Amazon may lease cargo jets to control its delivery chain

December 18, 2015 05:47 PM

(Bloomberg)— Inc. is considering leasing 20 Boeing Co. 767 freighter jets to help gain more control over its delivery methods and costs, according to a person familiar with the plans.

The tech-savvy retailer is interested in building up its cargo operations as consumers increasingly order online, especially during the holiday shopping season. Controlling its own planes and crew would help Amazon shave time and money getting goods to customers’ doorsteps, and help keep its warehouses stocked with inventory. Amazon has run into delays when the shippers it depends on now, United Parcel Service Inc. and FedEx Corp., have struggled to keep up with the large and erratic orders around Christmas.

The Seattle Times reported Thursday that Amazon is testing its own service on a limited basis and will decide early next year whether to proceed.

The move could eventually pose a threat to FedEx and UPS, the world’s largest package delivery service, though Amazon would be starting with a small number of planes and it could take years to expand the operation to the point of having an impact on the two shipping leaders.

Peak shipping

Seattle-based Amazon, No. 1 in the Internet Retailer 2015 Top 500 Guide, ships about 5.2 million packages a day during the peak holiday period, estimated Satish Jindel, a logistics consultant in Sewickley, Pa. About 70% will go through the U.S. Postal Service, 15% through UPS, 10% through FedEx and the remainder through smaller delivery companies, Jindel said.

Yet Amazon has a reputation for moving quickly when its trials show signs of working. The one-hour delivery service Prime Now grew from a test in a few Manhattan ZIP codes to a service in 16 cities around the country in less than a year with restaurant deliveries also being added.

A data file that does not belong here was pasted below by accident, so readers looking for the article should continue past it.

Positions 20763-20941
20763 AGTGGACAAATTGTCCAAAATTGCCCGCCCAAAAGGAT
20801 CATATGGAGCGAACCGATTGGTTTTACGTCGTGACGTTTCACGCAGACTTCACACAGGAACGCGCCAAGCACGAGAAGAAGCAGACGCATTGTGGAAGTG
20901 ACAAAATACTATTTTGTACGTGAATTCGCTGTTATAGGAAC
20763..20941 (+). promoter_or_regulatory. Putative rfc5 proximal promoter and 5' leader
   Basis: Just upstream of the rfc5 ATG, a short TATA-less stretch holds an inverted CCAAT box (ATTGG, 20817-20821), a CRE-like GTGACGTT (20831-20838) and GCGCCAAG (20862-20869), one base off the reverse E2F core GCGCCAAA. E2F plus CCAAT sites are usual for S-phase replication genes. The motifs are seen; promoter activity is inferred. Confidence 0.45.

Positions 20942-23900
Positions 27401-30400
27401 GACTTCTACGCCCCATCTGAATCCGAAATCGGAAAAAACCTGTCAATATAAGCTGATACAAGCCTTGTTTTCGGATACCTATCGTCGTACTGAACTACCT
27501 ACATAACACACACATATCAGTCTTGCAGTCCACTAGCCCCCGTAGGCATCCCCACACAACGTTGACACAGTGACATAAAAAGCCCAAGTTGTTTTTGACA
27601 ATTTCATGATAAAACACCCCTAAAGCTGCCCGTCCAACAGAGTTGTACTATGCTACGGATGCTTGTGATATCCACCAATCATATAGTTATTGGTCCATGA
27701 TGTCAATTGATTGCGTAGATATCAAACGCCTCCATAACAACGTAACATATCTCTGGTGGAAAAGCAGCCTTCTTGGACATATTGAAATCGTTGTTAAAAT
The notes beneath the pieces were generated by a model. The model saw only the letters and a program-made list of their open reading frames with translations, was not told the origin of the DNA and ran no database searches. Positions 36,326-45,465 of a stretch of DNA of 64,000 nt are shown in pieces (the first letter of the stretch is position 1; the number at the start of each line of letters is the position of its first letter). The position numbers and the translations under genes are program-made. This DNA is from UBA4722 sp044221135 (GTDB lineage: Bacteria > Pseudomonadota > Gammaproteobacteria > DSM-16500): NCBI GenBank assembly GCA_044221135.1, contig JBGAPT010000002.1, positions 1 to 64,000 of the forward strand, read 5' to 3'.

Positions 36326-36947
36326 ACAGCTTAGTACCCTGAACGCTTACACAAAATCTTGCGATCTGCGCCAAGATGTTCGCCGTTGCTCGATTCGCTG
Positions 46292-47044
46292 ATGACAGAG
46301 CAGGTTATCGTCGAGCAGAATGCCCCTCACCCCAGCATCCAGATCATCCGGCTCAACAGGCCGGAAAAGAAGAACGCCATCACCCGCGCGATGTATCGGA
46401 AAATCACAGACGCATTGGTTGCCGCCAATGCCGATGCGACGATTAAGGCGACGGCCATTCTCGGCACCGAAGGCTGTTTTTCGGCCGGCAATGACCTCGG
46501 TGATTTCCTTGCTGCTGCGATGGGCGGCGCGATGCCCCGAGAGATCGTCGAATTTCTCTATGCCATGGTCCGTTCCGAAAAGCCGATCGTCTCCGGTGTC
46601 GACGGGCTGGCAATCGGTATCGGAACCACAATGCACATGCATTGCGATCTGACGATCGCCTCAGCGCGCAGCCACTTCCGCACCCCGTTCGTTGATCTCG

The online retailer sets the standard for fast, inexpensive delivery in e-commerce and CEO Jeff Bezos has spent billions of dollars creating a network of warehouses and shipping hubs in 69 cities. The company is also buying thousands of its own Amazon-branded truck trailers to help speed shipping from its fulfillment centers—where items are gathered and packed—to its sorting centers. And Bezos’ dream is to one day deliver items instantly with drones.

Amazon spokeswoman Kelly Cheeseman declined to comment on the Boeing discussions. UPS spokesman Glenn Zaccara declined to comment on Amazon’s plans for an air freight operation.

“Amazon is an important customer and we are working hard to help all our customers meet their objectives for growth and customer service,” Zaccara said.

Cost control

Air delivery is a service few businesses are large enough to handle on their own, but Amazon’s growth and emphasis on logistics makes it an important area for the company to control its costs, said Jarrett Streebin, CEO of EasyPost, a San Francisco company that helps retailers coordinate shipping labels and tracking with delivery companies. It also gives the company leverage over its delivery partners since it can demonstrate it has alternatives, he said.

"This is all part of Amazon’s cost-cutting phase," Streebin said. "Amazon loses $1 billion each quarter on shipping. It wants to do the same work cheaper."




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